The 6 best running watches of 2022 – insiders | Hot Mobile Press

Best multisport running watch


The Coros Apex is an impressive do-it-all watch designed to appeal to a wide range of athletes while offering a refreshing touch of style. This is a watch you won’t want to take off.

Advantages: Incredible battery life, wide range of training modes, one of the best designed watches we’ve tested with an excellent smartphone app

Disadvantages: Weak screen, digital dial caught on coat sleeves, causing accidental mode changes

If you’re looking for a GPS watch that can do it all, the Coros Apex is for you. Originally designed with three main focuses – running, cycling and swimming – aimed squarely at triathletes, Coros has added a host of new modes to the Apex since its launch, making it suitable for a wider range of sports.

For winter sports in particular, the watch is a great tool as it offers alpine skiing, cross-country skiing, snowboarding and ski touring modes, logging a wealth of data for those looking to stay active during the colder months. Overall, the Apex offers nearly two dozen workout modes, including fitness cardio, mountaineering, hiking, and customizable strength and training modes that you can use to create your own workouts.

However, where the Apex really shines is in ultrarunning, thanks in part to the watch’s excellent battery life and its dedicated Trail Run mode. I also found it to be one of the best designed GPS watches I’ve tried and it’s surprisingly stylish too.

The Apex comes in two options: a 46mm version and a 42mm version. The 46mm watch costs $50 more than the smaller watch, but it’s worth the extra price as it gives you better battery life, a larger 1.2-inch color LCD screen, and a snazzy bezel Titanium alloy compared to the domestic stainless steel bezel offers the 42mm watch. Overall, I liked the classic round design of the watch and the sapphire crystal surface that prevented scratching.

The watch’s black silicone strap is basic but fits snugly and comfortably around my wrist thanks to the stretchy elastic. However, those with small wrists will experience significant choking on the band. For my average sized wrists, I had to use the fourth from the tightest notch to get the right fit, leaving some excess slack that had to be tucked in.

The Apex has ease of use not dissimilar to the Apple Watch, with just a clickable digital watch face and one button for making adjustments. (Unlike the Apple Watch, there’s no touchscreen.) It took a bit of trial and error, since the included quick-start guide is nominal, but once I got the hang of it, the spartan control of the watch was changing settings and viewing the extensive data pages a touch.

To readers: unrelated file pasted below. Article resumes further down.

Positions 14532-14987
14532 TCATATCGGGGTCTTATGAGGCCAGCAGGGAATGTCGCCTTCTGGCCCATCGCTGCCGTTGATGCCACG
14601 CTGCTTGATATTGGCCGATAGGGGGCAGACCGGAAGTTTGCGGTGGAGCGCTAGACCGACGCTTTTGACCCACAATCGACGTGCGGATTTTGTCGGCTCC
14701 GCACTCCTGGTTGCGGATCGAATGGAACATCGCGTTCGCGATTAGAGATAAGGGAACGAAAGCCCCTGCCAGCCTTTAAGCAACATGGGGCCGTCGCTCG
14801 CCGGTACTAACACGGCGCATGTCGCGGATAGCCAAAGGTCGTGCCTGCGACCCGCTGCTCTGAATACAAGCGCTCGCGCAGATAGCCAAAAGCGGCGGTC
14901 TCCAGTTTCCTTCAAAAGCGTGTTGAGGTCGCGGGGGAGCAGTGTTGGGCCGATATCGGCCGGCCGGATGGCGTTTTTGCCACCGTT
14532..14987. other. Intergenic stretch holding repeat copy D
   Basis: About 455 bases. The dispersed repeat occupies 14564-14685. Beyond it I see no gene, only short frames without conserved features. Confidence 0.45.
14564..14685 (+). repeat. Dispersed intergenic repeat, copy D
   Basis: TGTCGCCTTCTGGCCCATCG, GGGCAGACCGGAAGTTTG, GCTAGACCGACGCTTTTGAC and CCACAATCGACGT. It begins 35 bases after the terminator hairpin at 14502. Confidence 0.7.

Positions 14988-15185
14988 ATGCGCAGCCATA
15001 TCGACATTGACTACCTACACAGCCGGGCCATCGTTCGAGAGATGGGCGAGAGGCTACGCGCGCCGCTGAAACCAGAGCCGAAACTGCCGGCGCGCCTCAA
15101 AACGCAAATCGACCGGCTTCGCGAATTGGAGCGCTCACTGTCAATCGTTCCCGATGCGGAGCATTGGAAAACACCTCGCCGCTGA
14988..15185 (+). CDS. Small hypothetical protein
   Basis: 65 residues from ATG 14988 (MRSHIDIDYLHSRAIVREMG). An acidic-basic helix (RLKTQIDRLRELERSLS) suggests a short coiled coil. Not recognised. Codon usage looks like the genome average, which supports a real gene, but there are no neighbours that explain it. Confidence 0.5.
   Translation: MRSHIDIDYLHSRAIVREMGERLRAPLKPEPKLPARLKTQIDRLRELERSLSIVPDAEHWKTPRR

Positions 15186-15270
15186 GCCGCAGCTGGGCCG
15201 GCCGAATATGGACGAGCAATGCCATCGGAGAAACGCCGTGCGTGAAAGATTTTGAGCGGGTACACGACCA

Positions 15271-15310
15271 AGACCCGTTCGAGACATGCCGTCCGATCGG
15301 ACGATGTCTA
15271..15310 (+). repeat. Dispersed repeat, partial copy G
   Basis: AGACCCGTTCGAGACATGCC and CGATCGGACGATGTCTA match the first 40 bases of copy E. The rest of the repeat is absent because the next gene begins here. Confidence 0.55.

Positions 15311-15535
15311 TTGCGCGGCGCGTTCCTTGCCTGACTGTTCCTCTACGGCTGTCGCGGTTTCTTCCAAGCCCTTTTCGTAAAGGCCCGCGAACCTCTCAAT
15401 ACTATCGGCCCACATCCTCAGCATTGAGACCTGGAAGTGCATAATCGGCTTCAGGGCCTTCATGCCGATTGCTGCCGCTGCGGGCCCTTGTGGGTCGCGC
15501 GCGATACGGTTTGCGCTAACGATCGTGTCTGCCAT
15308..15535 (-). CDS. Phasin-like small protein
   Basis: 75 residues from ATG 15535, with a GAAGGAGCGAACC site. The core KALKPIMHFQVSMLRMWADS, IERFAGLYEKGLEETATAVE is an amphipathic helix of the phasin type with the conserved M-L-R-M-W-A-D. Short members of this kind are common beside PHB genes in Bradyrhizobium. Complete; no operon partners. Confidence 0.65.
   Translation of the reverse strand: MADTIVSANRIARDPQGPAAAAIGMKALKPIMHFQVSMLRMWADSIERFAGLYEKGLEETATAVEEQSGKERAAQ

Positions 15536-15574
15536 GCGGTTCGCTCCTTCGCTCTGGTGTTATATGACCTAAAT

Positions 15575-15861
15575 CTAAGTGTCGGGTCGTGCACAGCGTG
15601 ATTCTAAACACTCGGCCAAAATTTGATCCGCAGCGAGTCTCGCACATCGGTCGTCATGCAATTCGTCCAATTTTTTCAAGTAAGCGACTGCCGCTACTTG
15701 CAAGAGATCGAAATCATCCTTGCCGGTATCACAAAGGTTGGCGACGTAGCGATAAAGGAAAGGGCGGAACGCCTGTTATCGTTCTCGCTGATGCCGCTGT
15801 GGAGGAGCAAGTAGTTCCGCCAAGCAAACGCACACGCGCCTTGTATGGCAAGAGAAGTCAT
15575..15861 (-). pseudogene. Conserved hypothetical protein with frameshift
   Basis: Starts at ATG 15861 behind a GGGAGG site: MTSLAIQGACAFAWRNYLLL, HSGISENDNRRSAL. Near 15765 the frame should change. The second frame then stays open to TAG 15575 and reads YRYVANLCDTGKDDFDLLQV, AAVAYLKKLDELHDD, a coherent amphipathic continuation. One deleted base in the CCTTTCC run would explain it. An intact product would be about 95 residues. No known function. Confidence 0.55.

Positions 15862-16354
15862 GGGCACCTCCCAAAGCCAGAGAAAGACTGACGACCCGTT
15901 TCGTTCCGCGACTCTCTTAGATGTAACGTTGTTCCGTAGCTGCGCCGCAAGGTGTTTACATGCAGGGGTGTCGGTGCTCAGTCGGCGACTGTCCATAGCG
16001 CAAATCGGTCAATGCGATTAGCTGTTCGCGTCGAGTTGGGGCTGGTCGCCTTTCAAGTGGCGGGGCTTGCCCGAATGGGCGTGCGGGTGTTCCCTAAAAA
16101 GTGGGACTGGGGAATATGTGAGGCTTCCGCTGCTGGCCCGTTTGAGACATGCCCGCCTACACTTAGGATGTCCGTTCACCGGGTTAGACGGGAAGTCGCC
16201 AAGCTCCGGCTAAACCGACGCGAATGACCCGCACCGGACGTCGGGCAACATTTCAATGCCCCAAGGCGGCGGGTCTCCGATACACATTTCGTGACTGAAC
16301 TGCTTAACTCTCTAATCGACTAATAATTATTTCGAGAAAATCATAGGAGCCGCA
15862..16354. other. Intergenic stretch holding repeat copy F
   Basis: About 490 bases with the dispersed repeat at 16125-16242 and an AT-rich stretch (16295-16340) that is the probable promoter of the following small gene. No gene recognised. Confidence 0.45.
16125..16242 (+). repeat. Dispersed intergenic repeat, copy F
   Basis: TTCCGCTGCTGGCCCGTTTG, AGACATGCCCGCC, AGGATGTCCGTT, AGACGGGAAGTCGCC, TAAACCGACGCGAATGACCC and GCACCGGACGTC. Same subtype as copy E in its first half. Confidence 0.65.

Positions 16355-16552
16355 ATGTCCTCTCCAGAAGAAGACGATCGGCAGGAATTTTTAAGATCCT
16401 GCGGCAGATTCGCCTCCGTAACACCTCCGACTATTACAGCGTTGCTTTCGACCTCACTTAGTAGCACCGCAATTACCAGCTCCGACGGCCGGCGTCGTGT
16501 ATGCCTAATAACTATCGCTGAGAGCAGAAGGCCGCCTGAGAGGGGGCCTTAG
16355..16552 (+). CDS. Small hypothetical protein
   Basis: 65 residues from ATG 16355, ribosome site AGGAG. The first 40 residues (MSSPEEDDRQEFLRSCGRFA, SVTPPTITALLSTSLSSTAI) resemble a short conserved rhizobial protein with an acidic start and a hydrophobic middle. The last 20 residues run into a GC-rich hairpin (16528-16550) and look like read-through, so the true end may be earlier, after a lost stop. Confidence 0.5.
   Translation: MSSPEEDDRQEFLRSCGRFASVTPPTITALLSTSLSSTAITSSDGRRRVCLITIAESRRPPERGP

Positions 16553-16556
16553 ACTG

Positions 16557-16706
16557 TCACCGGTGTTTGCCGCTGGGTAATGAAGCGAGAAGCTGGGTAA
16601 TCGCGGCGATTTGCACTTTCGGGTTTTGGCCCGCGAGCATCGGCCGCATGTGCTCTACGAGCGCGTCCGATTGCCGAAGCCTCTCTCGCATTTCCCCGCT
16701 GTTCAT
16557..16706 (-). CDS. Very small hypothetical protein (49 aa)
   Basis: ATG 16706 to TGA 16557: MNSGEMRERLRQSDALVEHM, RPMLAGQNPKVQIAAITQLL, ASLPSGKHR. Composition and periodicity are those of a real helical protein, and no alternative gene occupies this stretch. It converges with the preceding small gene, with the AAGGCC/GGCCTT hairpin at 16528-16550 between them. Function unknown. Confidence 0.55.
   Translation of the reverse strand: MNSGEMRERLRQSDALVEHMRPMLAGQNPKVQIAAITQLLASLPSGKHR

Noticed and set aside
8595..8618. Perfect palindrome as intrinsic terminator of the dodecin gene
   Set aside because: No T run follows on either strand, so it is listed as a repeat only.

The dial would occasionally snag on coat sleeves, leading to accidental mode changes, although there’s an auto-lock setting that prevents this. I also felt that the screen was dim and difficult to read indoors, so be sure to enable gesture controls, which illuminate the display when you turn your wrist.

Setting up the Apex and pairing it via Bluetooth with my iPhone was also a breeze thanks to Coros’ well-designed app, which neatly displays the extensive data the Apex records. My only gripe is that you can only delete activities longer than a minute from the phone app, not directly from the watch, which is odd.

The Apex offers GPS, GLONASS or BDS to capture your location and track distance. I achieved an initial position lock in about a minute from my backyard with a few overhanging trees. On the following days, however, it took less than 15 seconds from the same place. During test runs on the same four-mile course, the Apex said I ran about 10 seconds per mile slower than the other watches I tested, although the measured distance was fairly accurate even during runs on a course. Coros’ Track Run mode, which uses a proprietary algorithm to provide more precise results on a track, seemed to help.

The watch features a wrist-based heart rate monitor, as well as an accelerometer, barometer, altimeter, and compass. My heart rate readings were fairly consistent when tested with a finger heart rate monitor, which I find to be more accurate than wrist sensors. The Apex is water resistant to 100 metres/328 feet and offers both pool swim and open water modes, making it suitable for swimmers, although I found the 46mm size to be a bit large for long swims.

However, it didn’t bother me for long runs, and the impressive battery life means it’s safe to use for ultra runs (i.e. anything longer than 26.2 miles). The battery life of the 46mm version is up to 100 hours in UltraMax GPS mode, up to 35 hours in full GPS mode and up to 30 days with regular use. The longest run I’ve used it on was ten miles, which barely affected the battery life, reducing it by just 3%. During a week of daily 4-5 mile runs and some shorter distance work, the battery dropped just 25%.

The Coros Apex is packed with so many additional features that I could write these separate reviews alone. As a running clock, it shines; and as a multisport watch, it’s hard to do much better.

Leave a Comment